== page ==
If every city has one of these, what’s the value of one of these?
A few years back it seemed every city and its brother wanted to build a giant ferris wheel.
Inspired by successful projects like the London Eye, cities across the world have been lining up to build these now-ubiquitous amusement rides to such an extent, The Atlantic’s Citylab posited the question: What happens when every city has a giant ferris wheel?
It’s a good question.
As more and more cities build these moving observation platforms, will their attraction value decrease? Will we see more of these systems fall into receivership, such as the Singapore Flyer or the Wheel of Brisbane? Or will investment continue apace?
My guess is that you’ll see a combination of scenarios.
Giant Ferris Wheels are clearly experiencing a trend—and like all trends, there will be three groups of investors trying to capitalize on it.
Firstly, there will be the first movers who can capitalize upon the prime markets of the world and establish themselves as market leaders. Think the London Eye, the Las Vegas High Roller and Staten Island’s New York Wheel.
There will be second movers who capitalize upon mid-tier markets who realize a nice profit but nothing compared to what the movers in markets like London and Las Vegas experience.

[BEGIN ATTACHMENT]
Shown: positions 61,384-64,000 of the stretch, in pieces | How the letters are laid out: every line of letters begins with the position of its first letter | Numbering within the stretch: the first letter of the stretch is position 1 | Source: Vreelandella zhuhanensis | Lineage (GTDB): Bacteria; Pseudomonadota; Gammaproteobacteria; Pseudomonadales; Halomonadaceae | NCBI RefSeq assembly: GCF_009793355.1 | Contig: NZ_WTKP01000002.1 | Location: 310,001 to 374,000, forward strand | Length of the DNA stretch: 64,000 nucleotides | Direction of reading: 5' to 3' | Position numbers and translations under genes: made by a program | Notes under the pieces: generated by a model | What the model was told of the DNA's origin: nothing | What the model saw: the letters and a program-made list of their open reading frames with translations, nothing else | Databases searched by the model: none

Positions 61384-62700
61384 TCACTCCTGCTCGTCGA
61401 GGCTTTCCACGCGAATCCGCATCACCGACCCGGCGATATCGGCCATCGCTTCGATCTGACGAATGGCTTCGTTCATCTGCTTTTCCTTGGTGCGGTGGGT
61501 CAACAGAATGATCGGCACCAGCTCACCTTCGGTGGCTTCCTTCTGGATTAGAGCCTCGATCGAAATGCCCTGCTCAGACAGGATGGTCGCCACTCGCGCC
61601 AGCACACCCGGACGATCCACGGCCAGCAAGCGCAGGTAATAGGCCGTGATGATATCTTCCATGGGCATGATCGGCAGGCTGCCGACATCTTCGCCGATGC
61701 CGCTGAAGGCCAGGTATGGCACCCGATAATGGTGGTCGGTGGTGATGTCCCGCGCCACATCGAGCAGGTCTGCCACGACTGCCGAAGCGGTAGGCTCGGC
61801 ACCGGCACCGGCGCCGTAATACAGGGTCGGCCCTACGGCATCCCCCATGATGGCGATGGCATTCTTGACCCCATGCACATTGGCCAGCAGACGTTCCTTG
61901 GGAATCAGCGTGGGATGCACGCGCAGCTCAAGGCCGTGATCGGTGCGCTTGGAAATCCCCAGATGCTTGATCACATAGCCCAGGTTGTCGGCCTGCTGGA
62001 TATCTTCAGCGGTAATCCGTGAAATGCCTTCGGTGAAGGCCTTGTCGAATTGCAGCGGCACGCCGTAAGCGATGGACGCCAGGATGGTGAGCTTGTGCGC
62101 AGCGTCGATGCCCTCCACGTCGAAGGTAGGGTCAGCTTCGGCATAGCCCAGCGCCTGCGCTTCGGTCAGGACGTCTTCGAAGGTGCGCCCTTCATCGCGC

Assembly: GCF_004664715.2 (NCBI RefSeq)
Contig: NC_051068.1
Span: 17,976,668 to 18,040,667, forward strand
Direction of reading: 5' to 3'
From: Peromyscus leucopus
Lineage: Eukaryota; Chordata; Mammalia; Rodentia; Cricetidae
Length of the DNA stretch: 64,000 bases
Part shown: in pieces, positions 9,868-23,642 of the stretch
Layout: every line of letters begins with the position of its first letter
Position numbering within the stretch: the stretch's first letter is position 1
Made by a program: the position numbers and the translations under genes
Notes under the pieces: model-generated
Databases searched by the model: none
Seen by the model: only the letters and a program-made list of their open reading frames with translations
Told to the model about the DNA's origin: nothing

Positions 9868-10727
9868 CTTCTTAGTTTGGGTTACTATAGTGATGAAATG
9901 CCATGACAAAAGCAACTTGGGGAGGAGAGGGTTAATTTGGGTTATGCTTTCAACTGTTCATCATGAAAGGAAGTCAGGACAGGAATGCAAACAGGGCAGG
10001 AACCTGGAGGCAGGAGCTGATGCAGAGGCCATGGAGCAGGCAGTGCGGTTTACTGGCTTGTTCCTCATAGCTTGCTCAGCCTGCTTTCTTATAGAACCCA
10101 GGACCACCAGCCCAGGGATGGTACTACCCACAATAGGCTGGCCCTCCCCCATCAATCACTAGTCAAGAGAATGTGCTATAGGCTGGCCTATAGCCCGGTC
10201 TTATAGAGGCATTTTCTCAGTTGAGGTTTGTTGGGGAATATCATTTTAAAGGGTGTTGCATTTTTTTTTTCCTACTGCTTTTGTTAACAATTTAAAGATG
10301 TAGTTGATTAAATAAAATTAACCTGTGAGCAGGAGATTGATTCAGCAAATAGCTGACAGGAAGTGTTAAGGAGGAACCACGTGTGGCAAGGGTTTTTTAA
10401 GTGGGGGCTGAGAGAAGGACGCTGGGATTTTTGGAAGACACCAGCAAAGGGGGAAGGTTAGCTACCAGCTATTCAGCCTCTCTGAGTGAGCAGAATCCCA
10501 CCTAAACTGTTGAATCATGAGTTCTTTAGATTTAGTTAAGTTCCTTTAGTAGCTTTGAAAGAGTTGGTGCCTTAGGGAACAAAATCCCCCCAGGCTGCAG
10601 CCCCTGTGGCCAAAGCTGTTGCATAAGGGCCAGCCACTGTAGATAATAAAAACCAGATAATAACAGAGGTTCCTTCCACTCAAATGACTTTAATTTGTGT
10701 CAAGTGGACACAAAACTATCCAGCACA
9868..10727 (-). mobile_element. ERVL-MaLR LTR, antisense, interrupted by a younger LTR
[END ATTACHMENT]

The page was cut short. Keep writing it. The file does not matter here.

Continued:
And lastly there will be a fair share of bandwagon jumpers more interested in riding the wave instead of understanding the wave. These people will build in whatever market is available to them and will likely find themselves holding onto a large piece of metal that has almost no chance of return on investment.
Why is that? Simple—tourists get bored easily. The tourist class are always on the hunt for the new, the unique, and the authentic. And if we accept that assumption as true, then for every additional ferris wheel that’s built, the less enticing every other ferris wheel on the planet becomes. That’s how trends work. The more you see of it, the less you want it.
I, like millions of others, would be more than happy to drop a few pounds on the London Eye. The Singapore Flyer? Not so much. Why? Because the London Eye was first. It was the original. It’s iconic. The Singapore Flyer is an also-ran and a copycat. Is that logical? Not even remotely, and that’s the point—logic doesn’t fit into the equation here.
Witness the world-record setting High Roller ferris wheel in Las Vegas. It is an original and is about as sure a bet as one can find in this gambling mecca. But did you know about that other ferris wheel? The Skyvue? The one that’s also located in Las Vegas?
Yeah, that one stopped construction a couple of years back and, if reports are to be believed, is dead on arrival. That didn’t stop a third consortia, however, from proposing a third ferris wheel for Las Vegas despite having virtually no chance of ever getting the necessary permits.
Because no city requires three ferris wheels because no tourist cares about three ferris wheels. No city requires two. In fact, most large geographic regions barely require one.
Once you’ve seen one ferris wheel, you’ve kind of seen them all. Sure the view is a bit different in each one, but only to a limited extent. That thrill wears off rather quick and only the most iconic of systems with the most iconic of views will be profitable in the long term.
So how does that relate to cable cars, you might ask?
We’ll deal with that question next week.